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Mig Welding Downhill
Hidden problems Revealed

Why does mig welding downhill prompt so many arguments?

Can you tell a weld is good just by looking at it?

When it comes to MIG, How clean is clean enough?

This video answers a few of these questions and probably prompts even more questions about mig welding downhill and when uphill is better.

click here to see part 2 of downhill mig

mig welding 1/8" (3.2mm) cold rolled

The first joints I welded in this video were cold rolled finish and roughly 1/8" (3.2mm) thick.

I used the Hobart recommended settings for .024" (.6mm) wire.

One joint test ok, but on a second joint ...using a slightly different gun angle and technique, the results were not that great.

Downhill MIG of 1/4" (6.2mm) hot rolled steel

Just to demonstrate that a visually acceptable weld can be a cold weld with plenty of lack of fusion, I used the same settings as I used for the 11 ga (3.2mm) thick cold rolled steel.

I purposefully hung back in the puddle so that the arc would not reach the root.

Just as suspected, the root of the joint had considerable lack of fusion when I tested the weld by cutting, polishing, and etching.

But cant you just weld hotter and burn thru all that mill scale?

Switching to a heavier machine with .035" (.9mm) wire, I expected better results.

But in fact, the test revealed severe lack of fusion due to the thick mill scale coating.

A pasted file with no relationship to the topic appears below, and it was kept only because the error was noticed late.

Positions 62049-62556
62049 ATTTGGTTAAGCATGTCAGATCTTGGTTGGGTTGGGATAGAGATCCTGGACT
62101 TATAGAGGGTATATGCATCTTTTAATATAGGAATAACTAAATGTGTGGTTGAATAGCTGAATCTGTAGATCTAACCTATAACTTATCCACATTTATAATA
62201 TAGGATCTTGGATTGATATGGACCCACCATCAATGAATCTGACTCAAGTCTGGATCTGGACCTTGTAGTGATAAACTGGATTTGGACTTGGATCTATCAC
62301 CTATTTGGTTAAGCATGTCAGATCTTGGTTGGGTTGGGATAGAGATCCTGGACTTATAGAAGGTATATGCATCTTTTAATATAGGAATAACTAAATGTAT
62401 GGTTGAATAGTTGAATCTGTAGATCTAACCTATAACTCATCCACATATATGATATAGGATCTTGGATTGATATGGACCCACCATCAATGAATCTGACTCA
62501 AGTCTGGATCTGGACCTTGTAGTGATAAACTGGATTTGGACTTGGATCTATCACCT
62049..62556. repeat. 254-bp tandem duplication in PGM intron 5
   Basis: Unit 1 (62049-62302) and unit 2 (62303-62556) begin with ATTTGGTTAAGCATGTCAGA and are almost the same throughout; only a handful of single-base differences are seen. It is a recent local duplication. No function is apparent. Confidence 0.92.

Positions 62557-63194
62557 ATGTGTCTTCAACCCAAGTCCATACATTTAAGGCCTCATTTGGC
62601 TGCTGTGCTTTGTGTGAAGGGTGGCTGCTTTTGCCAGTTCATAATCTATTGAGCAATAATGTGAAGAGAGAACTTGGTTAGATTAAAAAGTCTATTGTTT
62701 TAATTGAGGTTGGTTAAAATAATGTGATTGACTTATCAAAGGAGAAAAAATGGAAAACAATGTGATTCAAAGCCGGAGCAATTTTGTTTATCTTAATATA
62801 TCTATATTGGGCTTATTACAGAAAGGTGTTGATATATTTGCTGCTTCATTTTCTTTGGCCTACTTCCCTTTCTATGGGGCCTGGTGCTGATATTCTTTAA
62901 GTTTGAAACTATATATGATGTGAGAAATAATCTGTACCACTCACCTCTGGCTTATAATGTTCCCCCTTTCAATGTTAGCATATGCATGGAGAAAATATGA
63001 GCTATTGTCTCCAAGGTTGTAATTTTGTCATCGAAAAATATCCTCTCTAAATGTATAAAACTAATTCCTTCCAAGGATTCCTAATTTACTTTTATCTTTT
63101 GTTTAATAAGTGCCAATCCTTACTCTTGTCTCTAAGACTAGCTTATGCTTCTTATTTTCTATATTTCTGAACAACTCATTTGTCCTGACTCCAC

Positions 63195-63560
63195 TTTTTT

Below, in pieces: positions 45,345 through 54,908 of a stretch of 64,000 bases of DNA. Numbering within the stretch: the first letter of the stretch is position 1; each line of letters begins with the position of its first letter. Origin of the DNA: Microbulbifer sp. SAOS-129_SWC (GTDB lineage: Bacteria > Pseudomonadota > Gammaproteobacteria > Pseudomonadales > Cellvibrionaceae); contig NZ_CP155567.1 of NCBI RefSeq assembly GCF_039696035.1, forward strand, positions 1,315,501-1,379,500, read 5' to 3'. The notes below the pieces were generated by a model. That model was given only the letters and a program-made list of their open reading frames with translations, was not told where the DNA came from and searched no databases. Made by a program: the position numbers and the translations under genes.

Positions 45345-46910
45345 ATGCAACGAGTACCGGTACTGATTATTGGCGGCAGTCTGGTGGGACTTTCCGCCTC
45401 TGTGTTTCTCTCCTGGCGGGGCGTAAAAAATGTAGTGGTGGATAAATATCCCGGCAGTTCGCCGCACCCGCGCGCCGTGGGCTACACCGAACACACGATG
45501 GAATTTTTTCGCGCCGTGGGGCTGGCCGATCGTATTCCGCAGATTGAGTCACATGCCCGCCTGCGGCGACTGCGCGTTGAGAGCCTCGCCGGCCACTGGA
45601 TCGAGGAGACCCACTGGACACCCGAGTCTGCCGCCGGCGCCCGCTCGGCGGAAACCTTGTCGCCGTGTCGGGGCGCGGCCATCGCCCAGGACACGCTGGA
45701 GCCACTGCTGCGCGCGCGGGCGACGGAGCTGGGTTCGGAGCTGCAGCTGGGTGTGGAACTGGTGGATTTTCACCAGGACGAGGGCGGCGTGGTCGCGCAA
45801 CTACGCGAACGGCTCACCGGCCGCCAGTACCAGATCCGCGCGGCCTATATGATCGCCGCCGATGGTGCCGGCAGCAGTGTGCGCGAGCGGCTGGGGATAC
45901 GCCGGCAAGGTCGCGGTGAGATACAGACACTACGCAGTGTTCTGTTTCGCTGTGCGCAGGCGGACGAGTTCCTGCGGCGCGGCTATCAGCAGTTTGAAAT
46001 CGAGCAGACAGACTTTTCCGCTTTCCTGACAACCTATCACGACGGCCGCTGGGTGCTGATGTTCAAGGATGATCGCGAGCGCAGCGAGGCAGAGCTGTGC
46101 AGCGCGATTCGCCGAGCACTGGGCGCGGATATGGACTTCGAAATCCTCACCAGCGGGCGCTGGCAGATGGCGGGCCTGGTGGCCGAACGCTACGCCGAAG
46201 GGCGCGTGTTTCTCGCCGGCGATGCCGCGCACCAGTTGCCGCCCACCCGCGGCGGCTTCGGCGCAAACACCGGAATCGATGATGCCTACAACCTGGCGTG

In fact, the hotter settings yielded a weld worse than the one using small diameter wire and lower amperage.

I suspect cleaning the mill scale would have helped a lot.

But I didn't clean the metal at all because I wanted to show real world conditions welders are up against.

Mig welding Downhill is definitely easier and faster, but...
Not always the best way.

This objective of this video is not to say all downhill mig is bad.

But rather just to show  a few things like...

  • the need for testing to establish good procedures.
  • the need to utilize a welding technique that adequately keeps the arc at the leading edge of the puddle 
  • the need to remove heavy mill scale prior to welding downhill
  • even on 1/8" (3.2mm) cold rolled metal, lack of fusion is possible

My rule of thumb is to weld uphill on 1/4" (6.2mm) and thicker.

I have built lots of metal racks, shelves, and fixtures using hot rolled angle.

Did I clean the hot rolled mill scale from every joint before welding?


But I also once welded a manlift work trolley using Mig.

You better believe I ground that clean and welded it hot.

See more videos on MIG

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